The Feds Go Fishing, but Google Aint Biting

Opinion: Google should not have to pay for what amounts to a government scavenger hunt for online pornography. Can't they find enough of it without Google?

What is that saying about the curse of having your wish come true?

I am thinking about that and imagining some government lawyer receiving a set of tapes listing every URL accessible through Google. That and a log of every Google search request for a full month.

Imagine how much data that must be, and the time and effort it would take for the government to turn it into a useful defense of a 1998 law intended to protect children from seeing Internet porn. Talk about your tax dollars at play!

In reading the news coverage, Ive seen what the government has subpoenaed from Google described in different ways. One story says the feds want "only" 1 million random web addresses and a log of all the searches entered during a single week, rather than a month.

Regardless, Google says it will "vigorously" fight the subpoena, which was issued back in August.

This week, the Justice Department asked a U.S. District Court to enforce the order. MSN and Yahoo have already complied with much more limited requests. All agree that the Justice Department is not seeking information that could be linked to specific users.

/zimages/2/28571.gifMSN, Yahoo turn over search terms to feds. Click here to read more.

In its response, Google says providing the data would be an unfair burden and could reveal trade secrets. The company says it would take considerable engineering time to gather the data, which it believes the government has no right to have, anyway.

There are a number of troublesome issues here, but what tops my list is that Google might actually have a history file containing every search thats been requested of some lengthy period of time.

Worse is my fear that these searches could potentially be matched up to specific users. If you could track everything a person had searched over a period of time, youd know an awful lot about that person.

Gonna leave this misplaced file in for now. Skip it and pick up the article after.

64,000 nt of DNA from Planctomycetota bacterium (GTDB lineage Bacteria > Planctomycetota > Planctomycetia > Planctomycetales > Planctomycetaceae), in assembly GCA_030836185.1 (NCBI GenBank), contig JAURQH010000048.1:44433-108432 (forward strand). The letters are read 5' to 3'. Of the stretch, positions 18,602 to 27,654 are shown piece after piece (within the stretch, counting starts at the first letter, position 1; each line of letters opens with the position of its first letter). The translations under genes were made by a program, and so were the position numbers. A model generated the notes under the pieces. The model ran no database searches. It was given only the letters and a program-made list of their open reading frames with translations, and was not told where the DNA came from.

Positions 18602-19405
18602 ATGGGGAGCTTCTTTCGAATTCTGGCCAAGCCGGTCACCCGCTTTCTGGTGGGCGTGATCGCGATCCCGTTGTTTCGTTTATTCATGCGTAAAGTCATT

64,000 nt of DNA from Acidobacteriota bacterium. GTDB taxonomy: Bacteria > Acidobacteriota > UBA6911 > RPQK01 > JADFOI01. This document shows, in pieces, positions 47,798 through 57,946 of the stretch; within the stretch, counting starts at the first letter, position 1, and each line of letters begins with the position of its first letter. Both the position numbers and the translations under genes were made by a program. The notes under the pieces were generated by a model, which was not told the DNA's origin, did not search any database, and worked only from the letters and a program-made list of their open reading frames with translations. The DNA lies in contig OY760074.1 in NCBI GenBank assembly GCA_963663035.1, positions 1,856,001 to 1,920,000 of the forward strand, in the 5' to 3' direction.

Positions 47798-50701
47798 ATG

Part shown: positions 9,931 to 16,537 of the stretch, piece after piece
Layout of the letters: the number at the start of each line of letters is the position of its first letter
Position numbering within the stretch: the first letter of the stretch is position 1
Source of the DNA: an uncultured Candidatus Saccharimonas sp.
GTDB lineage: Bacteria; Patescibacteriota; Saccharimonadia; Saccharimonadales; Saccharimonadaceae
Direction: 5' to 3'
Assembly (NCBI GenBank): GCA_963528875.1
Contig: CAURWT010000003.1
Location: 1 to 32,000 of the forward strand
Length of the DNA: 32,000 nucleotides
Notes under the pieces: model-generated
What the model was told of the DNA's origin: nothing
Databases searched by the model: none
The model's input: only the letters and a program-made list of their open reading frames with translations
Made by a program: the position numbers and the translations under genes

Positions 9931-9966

I see how this information could be extremely valuable when used properly. I also see the incredible damage that improper disclosure could do. I can see why the information might be provided in response to a specific threat or emergency, but not for routine surveillance.

In this case, however, the government seems to be on a fishing expedition, looking for data to buttress its case that the 1998 Child Online Protection Act really isnt unconstitutional. If the government were paying Google and the others to prepare the information, I can see valid reasons why it should be provided.

I do not, however, see why Google should be required to pay for what amounts to a government scavenger hunt for online pornography. Cant the feds find enough of it without Googles help?

Better yet, the government could attach key loggers to some childrens computers, with parental permission, of course, and the feds would quickly learn exactly how much porn the youngsters are exposed to. And they could do it without wading through scads of Google search requests and URLs.

/zimages/2/28571.gifClick here to read more about Googles battle with the government over customer information.

As for Google itself, the company should make clear the types and amount of information it maintains, particularly any that links specific searches to specific users. Having said that, I am not sure what the "correct" answer to the question would be.

I am not sure Google should ever be able to link searches to specific users and that the personally identifying information Google maintains should be the smallest amount possible.

But, on the morning after a terrorist attack, I am sure Id feel differently.

Thankfully, thats not the situation were dealing with today. Instead, we just need to teach the feds the difference between a subpoena and a fishing license.

Contributing editor David Coursey has spent two decades writing about hardware, software and communications for business customers. He can be reached at

/zimages/2/28571.gifCheck out eWEEK.coms for the latest news, views and analysis on enterprise search technology.